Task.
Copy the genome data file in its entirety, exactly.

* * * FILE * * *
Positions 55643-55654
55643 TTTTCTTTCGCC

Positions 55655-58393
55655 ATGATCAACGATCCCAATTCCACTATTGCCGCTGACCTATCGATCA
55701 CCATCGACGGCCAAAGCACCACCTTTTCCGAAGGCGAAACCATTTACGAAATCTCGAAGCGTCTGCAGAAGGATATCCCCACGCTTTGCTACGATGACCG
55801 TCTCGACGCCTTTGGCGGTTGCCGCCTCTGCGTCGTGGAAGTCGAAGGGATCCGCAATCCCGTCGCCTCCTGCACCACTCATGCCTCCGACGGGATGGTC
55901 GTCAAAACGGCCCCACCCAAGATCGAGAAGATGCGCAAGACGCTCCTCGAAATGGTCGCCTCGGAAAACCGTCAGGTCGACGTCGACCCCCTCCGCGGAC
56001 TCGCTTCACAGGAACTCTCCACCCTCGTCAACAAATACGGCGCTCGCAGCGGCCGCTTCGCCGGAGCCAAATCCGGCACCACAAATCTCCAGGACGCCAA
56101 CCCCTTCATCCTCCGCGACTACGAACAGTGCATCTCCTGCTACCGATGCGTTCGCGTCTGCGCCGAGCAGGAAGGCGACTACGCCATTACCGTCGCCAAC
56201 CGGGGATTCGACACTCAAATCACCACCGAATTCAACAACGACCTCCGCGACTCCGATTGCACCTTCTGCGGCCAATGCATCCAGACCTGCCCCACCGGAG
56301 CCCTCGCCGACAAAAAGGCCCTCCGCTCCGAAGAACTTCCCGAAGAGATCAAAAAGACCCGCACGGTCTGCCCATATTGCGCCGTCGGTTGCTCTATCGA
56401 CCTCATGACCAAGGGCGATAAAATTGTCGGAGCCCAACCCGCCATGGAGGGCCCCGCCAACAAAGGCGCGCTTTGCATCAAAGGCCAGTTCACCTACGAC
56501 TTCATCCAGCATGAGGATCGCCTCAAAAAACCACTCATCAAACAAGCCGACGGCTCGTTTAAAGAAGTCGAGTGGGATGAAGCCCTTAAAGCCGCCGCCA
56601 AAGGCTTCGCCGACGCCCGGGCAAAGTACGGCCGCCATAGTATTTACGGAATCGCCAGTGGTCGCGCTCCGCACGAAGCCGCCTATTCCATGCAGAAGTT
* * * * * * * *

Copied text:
Positions 55643-55654
55643 TTTTCTTTCGCC

Positions 55655-58393
55655 ATGATCAACGATCCCAATTCCACTATTGCCGCTGACCTATCGATCA
55701 CCATCGACGGCCAAAGCACCACCTTTTCCGAAGGCGAAACCATTTACGAAATCTCGAAGCGTCTGCAGAAGGATATCCCCACGCTTTGCTACGATGACCG
55801 TCTCGACGCCTTTGGCGGTTGCCGCCTCTGCGTCGTGGAAGTCGAAGGGATCCGCAATCCCGTCGCCTCCTGCACCACTCATGCCTCCGACGGGATGGTC
55901 GTCAAAACGGCCCCACCCAAGATCGAGAAGATGCGCAAGACGCTCCTCGAAATGGTCGCCTCGGAAAACCGTCAGGTCGACGTCGACCCCCTCCGCGGAC
56001 TCGCTTCACAGGAACTCTCCACCCTCGTCAACAAATACGGCGCTCGCAGCGGCCGCTTCGCCGGAGCCAAATCCGGCACCACAAATCTCCAGGACGCCAA
56101 CCCCTTCATCCTCCGCGACTACGAACAGTGCATCTCCTGCTACCGATGCGTTCGCGTCTGCGCCGAGCAGGAAGGCGACTACGCCATTACCGTCGCCAAC
56201 CGGGGATTCGACACTCAAATCACCACCGAATTCAACAACGACCTCCGCGACTCCGATTGCACCTTCTGCGGCCAATGCATCCAGACCTGCCCCACCGGAG
56301 CCCTCGCCGACAAAAAGGCCCTCCGCTCCGAAGAACTTCCCGAAGAGATCAAAAAGACCCGCACGGTCTGCCCATATTGCGCCGTCGGTTGCTCTATCGA
56401 CCTCATGACCAAGGGCGATAAAATTGTCGGAGCCCAACCCGCCATGGAGGGCCCCGCCAACAAAGGCGCGCTTTGCATCAAAGGCCAGTTCACCTACGAC
56501 TTCATCCAGCATGAGGATCGCCTCAAAAAACCACTCATCAAACAAGCCGACGGCTCGTTTAAAGAAGTCGAGTGGGATGAAGCCCTTAAAGCCGCCGCCA
56601 AAGGCTTCGCCGACGCCCGGGCAAAGTACGGCCGCCATAGTATTTACGGAATCGCCAGTGGTCGCGCTCCGCACGAAGCCGCCTATTCCATGCAGAAGTT